• Self regulation
    • Organization
    • Scanning
    • Fine motor skills – pencil grasp, drawing lines

    In order to create a full lesson or treatment plan, therapists will need to be armed with more than just this one shadow matching worksheet.  The OT Toolbox offers several free printable items to work on visual perception, including:

    If you are looking for all of your resources in one place, the OT Toolbox also offers a Visual Processing Bundle, featured here:

    What other tasks or games work on visual perception?

    • Puzzles or dot to dots
    • Working on spatial concepts such as “in, out, on, under, next to, up, down, in front of.”
    • Hidden pictures games 
    • The game Memory – matching hidden pictures
    • Word search puzzles and mazes
    • Construction tasks using legos or popsicle sticks
    • Copying 3D block designs
    • Cleaning and organizing – washing dishes, sorting silverware, sorting laundry, organizing spaces
    • There are several Ipad apps available if necessary, but I recommend using electronics with caution, and following up with a real life task.

    Now you know  more about “seeing” better.  Before working on visual perceptual skills, make sure your learner has correct visual acuity.  Sometimes their struggle is due to acuity rather than perception.  In this case, a pair of eyeglasses is an easy fix!

    Whether your learner is working on this shadow worksheet, or any other resources by the OT Toolbox, make learning fun and motivating.  There is nothing better than a learner who is excited to see what their therapist has to offer.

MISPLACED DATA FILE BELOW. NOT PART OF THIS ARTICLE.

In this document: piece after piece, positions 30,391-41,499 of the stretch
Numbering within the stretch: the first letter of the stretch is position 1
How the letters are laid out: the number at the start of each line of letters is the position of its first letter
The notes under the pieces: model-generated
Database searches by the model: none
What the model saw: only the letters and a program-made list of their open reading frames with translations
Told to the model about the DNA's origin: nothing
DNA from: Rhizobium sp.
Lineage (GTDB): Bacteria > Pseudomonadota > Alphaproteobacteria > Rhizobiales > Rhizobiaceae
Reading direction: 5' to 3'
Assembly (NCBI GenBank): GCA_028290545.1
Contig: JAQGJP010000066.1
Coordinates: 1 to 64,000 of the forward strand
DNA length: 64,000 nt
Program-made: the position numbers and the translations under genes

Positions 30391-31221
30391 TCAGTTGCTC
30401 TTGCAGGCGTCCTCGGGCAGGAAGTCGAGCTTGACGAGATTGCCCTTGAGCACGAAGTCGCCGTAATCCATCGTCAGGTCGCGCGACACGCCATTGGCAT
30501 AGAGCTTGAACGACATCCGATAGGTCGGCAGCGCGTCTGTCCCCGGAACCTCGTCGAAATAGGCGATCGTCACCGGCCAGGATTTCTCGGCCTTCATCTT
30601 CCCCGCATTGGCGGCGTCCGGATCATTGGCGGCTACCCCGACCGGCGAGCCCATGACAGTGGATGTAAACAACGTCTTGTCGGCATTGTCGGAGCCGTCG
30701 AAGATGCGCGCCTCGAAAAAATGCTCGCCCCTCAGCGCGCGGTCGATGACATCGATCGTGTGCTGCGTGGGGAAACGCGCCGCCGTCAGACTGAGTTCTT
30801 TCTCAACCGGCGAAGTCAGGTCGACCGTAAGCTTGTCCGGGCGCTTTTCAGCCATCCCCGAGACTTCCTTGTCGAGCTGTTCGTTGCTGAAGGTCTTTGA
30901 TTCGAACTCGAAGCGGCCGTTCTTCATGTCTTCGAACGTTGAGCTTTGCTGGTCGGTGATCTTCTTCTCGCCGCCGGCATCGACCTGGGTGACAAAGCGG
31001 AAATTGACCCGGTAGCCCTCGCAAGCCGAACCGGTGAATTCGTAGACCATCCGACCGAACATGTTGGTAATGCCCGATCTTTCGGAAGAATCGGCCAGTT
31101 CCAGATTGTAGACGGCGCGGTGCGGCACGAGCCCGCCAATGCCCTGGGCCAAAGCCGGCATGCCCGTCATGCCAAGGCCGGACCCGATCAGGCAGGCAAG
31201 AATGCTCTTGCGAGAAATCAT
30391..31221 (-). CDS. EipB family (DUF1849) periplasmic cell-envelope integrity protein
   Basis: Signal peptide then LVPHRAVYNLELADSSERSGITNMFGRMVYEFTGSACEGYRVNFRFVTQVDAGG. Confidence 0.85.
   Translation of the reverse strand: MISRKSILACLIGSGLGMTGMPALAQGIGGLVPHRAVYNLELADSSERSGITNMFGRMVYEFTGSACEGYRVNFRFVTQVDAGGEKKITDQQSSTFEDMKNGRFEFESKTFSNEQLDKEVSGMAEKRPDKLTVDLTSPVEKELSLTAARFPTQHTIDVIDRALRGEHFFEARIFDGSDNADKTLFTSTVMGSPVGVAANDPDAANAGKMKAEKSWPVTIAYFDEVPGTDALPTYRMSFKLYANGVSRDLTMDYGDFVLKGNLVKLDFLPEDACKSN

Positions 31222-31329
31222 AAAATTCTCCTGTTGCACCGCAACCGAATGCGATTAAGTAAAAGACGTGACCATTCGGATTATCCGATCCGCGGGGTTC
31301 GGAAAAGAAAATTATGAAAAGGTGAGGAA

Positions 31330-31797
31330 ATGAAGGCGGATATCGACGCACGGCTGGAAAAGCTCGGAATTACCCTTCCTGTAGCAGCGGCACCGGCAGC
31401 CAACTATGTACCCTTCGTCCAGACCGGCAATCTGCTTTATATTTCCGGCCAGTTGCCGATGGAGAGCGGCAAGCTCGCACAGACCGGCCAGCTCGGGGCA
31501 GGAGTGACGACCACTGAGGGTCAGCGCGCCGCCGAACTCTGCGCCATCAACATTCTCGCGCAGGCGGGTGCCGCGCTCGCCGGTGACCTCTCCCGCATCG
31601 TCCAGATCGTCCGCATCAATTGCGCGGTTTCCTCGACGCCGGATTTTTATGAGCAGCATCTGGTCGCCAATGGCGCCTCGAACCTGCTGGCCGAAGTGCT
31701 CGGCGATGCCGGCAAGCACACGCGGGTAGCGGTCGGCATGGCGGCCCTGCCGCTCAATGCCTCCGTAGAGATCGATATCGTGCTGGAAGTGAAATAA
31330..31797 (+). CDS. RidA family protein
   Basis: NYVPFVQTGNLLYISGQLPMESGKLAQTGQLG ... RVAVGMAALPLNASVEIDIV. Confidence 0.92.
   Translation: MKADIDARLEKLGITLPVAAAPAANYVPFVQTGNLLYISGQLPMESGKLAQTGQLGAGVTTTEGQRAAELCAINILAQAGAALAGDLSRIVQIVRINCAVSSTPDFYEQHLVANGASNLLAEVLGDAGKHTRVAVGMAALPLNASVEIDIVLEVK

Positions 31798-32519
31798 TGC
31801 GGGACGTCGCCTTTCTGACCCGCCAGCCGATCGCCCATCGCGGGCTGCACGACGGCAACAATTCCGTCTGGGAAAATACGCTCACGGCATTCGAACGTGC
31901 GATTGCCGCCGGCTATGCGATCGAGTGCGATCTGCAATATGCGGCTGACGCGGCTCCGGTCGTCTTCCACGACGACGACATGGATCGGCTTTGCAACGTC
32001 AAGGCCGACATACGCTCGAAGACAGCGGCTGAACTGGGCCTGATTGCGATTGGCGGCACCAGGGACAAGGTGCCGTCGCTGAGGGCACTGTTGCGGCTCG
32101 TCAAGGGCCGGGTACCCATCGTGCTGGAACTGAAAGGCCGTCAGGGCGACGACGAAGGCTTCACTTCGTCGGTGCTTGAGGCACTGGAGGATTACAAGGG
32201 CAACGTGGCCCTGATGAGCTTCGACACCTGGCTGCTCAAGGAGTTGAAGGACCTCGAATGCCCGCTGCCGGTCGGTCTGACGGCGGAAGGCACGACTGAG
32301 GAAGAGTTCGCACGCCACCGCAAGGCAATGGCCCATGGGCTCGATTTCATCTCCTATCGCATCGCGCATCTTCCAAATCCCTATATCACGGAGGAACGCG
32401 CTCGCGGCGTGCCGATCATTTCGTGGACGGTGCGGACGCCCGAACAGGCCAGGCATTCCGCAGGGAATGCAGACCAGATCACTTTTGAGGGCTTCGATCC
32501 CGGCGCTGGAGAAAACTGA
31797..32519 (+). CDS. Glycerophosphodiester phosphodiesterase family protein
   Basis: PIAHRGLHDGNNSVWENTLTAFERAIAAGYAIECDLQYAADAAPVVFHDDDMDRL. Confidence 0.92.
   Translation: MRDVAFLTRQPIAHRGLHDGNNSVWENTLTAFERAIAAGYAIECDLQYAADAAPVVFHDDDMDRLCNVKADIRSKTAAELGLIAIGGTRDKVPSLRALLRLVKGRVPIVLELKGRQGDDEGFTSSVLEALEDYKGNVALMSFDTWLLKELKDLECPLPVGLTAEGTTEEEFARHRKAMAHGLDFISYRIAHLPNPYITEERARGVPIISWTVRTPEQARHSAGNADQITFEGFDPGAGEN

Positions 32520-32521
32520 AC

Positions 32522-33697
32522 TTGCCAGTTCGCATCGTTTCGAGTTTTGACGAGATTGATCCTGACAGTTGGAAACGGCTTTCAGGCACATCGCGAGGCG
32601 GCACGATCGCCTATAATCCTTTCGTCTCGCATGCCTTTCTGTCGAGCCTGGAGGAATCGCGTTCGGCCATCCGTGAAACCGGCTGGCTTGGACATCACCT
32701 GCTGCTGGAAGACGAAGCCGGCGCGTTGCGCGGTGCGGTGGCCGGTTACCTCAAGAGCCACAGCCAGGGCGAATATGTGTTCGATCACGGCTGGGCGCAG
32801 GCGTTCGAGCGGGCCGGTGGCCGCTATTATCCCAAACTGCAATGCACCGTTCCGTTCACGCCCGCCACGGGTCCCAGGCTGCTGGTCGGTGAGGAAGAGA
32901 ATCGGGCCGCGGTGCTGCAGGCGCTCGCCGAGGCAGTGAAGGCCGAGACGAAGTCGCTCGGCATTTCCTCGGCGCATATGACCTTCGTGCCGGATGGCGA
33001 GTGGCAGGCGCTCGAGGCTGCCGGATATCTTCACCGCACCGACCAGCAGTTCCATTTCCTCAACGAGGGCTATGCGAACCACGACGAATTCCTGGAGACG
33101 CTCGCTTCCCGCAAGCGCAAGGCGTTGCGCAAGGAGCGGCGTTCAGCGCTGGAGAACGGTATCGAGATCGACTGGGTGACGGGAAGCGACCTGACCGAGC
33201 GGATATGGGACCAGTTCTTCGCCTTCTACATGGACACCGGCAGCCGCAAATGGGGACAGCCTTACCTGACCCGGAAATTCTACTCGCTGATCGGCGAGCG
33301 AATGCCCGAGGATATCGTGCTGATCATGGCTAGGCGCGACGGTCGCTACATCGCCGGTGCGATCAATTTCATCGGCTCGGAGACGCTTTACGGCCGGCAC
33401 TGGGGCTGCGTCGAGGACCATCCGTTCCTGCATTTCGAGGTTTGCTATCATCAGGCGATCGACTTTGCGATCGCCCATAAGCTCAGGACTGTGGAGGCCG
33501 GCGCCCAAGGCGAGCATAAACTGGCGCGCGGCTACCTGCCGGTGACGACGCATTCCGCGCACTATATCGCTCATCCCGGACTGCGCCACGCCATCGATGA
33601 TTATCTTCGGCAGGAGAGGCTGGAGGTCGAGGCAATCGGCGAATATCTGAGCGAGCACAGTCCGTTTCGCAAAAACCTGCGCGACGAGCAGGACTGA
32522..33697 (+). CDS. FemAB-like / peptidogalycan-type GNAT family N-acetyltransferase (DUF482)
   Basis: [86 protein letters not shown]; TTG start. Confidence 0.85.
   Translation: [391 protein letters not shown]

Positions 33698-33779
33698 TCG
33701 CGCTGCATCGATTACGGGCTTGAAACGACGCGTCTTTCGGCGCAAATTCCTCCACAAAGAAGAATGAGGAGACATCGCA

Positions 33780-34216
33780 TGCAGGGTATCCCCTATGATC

shadow worksheet, shadow matching worksheet, forest animals

    Free Shadow Matching Worksheet

    Want to work on shadow matching with a forest animals theme? This shadow worksheet supports development of visual perceptual skills through play! Perfect for adding to a forest animals weekly therapy theme. Enter your email address into the form below.

    Or, if you are a Member’s Club member, be sure to log in and then head to the visual perception area of free downloads that are on The OT Toolbox website. Not a member? Join now.

    Free Forest Animals Worksheets

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      *The term, “learner” is used throughout this post for readability, however this information is relevant for students, patients, clients, children of all ages, etc. The term “they” is used instead of he/she to be inclusive.

      Victoria Wood

      Victoria Wood, OTR/L has been providing Occupational Therapy treatment in pediatrics for more than 25 years. She has practiced in hospital settings (inpatient, outpatient, NICU, PICU), school systems, and outpatient clinics in several states. She has treated hundreds of children with various sensory processing dysfunction in the areas of behavior, gross/fine motor skills, social skills and self-care. Ms. Wood has also been a featured speaker at seminars, webinars, and school staff development training. She is the author of Seeing your Home and Community with Sensory Eyes.

      Visual Noise and Learning

      Visual noise in the classroom

      In this post you will be discovering how to create a calm classroom, specifically tips to avoid the visual noise that distracts learning in the school environment. Classroom décor and organization can directly effect the engagement level of children in any classroom or learning space. When the environment is too visually stimulating, a student’s ability to focus becomes difficult. Keeping children’s attention can become frustrating. When a classroom environment that is soothing and organized is created, children are better able to stay engaged. In this blog, you will learn about the three different ways to make your classroom visually calm.